A trial will go ahead if mediation attempts between Masterton District Council and Wairarapa District Health Board are unsuccessful. PHOTO/FILE

Council denies liability

GRACE PRIOR
grace.prior@age.co.nz

Two years ago, Wairarapa District Health Board took legal action against Masterton District Council [MDC] over its defective hospital buildings. Now, a trial date has been set despite attempts at mediation.

The Times-Age reported in November 2020 that the DHB was taking MDC to the High Court over faulty facilities that the council had signed off as safe.

The DHB said it had to spend almost $1 million to fix the buildings, which cost $30m to build in 2006.

The council denied liability because it had relied upon the expertise of structural engineers.

The DHB said it had fixed the riskiest earthquake-prone items, including restraining ceilings and a canopy roof connection to the main building at the front of the hospital.

“Remediation of the greatest-risk concerns is now completed,” the DHB said.

The hearing was expected to begin on July 31, 2023.

Wellington High Court said the hearing was expected to last four weeks.

In 2020, the DHB said it did not plan to undertake more remediation work.

It said it would take significantly more work to make the buildings fully compliant with the New Building Standard for an Importance Level 4 building [IL4], the level at which hospitals were rated due to their importance after any potential natural disaster.

“The total cost of that remediation, consultants or experts, and consequential losses is as yet undetermined and would depend on the engineering design solutions selected,” the board said.

The DHB had previously refused RNZ’s OIA requests for any review showing what went wrong with the build and who might be responsible.

An MDC spokesperson said the council was now working through “various steps in the litigation process” including exchanging relevant documents, considering whether to join other parties and collecting evidence.

“Both the council and the DHB have indicated that they are willing to attend mediation but have not yet agreed on a date for that to take place.”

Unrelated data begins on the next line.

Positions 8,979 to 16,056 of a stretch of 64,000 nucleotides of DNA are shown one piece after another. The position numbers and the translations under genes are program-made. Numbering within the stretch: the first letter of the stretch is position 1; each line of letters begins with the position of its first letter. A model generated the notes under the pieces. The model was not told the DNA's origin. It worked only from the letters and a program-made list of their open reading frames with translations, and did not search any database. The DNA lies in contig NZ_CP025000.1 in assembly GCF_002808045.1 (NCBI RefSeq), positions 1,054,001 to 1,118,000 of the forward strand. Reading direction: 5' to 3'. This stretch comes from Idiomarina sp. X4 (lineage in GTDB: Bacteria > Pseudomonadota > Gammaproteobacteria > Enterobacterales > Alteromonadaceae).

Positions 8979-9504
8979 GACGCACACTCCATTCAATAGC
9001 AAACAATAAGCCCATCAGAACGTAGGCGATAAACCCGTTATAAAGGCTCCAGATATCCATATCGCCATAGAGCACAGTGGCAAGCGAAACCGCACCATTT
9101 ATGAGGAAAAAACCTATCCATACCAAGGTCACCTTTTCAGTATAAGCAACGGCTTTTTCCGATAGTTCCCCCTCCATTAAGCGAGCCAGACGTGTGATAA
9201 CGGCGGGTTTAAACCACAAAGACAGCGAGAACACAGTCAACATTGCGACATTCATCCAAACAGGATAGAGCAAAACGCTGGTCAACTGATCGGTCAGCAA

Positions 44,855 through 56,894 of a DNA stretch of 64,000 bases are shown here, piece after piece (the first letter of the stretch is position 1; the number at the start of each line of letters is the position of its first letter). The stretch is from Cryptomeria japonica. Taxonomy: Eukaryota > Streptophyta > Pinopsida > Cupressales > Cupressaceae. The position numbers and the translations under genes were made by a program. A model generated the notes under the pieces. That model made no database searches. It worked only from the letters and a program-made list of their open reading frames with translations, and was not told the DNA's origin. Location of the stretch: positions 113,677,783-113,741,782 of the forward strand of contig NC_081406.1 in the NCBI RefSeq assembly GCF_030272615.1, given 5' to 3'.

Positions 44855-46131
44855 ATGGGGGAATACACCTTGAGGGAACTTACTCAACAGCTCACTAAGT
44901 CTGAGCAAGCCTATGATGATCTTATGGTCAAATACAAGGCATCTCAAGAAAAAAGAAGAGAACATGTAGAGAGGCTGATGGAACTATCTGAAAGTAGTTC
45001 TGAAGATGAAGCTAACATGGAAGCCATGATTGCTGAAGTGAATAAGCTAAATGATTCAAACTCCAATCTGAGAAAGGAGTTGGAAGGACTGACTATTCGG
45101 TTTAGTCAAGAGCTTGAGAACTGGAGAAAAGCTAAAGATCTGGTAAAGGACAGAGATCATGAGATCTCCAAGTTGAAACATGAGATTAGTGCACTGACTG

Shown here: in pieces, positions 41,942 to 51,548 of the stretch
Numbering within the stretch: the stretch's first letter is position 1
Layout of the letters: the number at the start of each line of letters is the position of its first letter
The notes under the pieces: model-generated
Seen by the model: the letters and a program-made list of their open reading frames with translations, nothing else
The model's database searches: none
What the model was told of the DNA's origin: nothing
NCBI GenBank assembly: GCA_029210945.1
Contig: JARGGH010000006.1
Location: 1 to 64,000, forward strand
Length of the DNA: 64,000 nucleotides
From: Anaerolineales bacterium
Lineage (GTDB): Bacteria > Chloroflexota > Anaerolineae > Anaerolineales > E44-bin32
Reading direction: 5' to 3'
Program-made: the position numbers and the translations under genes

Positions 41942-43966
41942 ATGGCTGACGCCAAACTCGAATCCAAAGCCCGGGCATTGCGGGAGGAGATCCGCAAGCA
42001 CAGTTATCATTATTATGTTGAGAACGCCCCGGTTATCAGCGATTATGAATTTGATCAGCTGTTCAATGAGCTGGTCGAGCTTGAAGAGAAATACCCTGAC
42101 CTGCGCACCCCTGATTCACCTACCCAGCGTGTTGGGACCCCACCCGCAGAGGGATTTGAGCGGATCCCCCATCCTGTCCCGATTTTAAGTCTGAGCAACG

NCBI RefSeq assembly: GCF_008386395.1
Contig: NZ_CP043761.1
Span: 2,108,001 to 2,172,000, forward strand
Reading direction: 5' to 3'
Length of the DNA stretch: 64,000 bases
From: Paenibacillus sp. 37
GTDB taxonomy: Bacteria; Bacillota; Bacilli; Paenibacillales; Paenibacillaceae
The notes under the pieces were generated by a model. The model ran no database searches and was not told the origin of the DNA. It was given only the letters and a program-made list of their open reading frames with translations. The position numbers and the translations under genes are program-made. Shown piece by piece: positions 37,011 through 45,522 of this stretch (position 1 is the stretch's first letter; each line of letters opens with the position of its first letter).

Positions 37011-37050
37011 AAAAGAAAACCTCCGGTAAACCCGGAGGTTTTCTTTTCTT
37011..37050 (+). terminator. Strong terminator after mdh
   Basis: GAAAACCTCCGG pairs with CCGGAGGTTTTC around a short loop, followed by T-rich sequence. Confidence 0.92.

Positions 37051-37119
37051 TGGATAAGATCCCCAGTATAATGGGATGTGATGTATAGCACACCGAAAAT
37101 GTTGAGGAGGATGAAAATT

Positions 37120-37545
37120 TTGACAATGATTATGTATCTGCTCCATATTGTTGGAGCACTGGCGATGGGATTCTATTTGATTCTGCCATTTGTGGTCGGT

The spokesperson said that because the matter was before the court, the council could not discuss the case’s merits.

However, they said the council was defending its claim.

The spokesperson said the council was unaware of any information about the hospital being unsafe for public use.

A High Court memorandum of counsel provided to the Times-Age said the council and DHB had “previously contemplated mediation to this matter in June 2022 ahead of seeking a trial date”.

But the High Court received a memorandum on November 23, 2021, stating that a trial date would be set if the proceeding was not resolved at remediation in June 2022.

“The defendant [MDC] has advised the plaintiff [the DHB] it is unlikely to be in a position to attend any mediation until late 2022 or early 2023.”

The council memorandum said the DHB wanted to proceed to trial “without delay”.

In a joint memorandum of counsel from October 27, 2020, the DHB and MDC proposed addressing unspecified matters at a case management conference.

“Some of those matters have been addressed in a joint memorandum of counsel dated November 23, 2021.”

The High Court said the DHB was likely to call between seven and 10 witnesses, and MDC was likely to call about 10.

It said the parties should advise the court if the matter proceeded to mediation ahead of trial.



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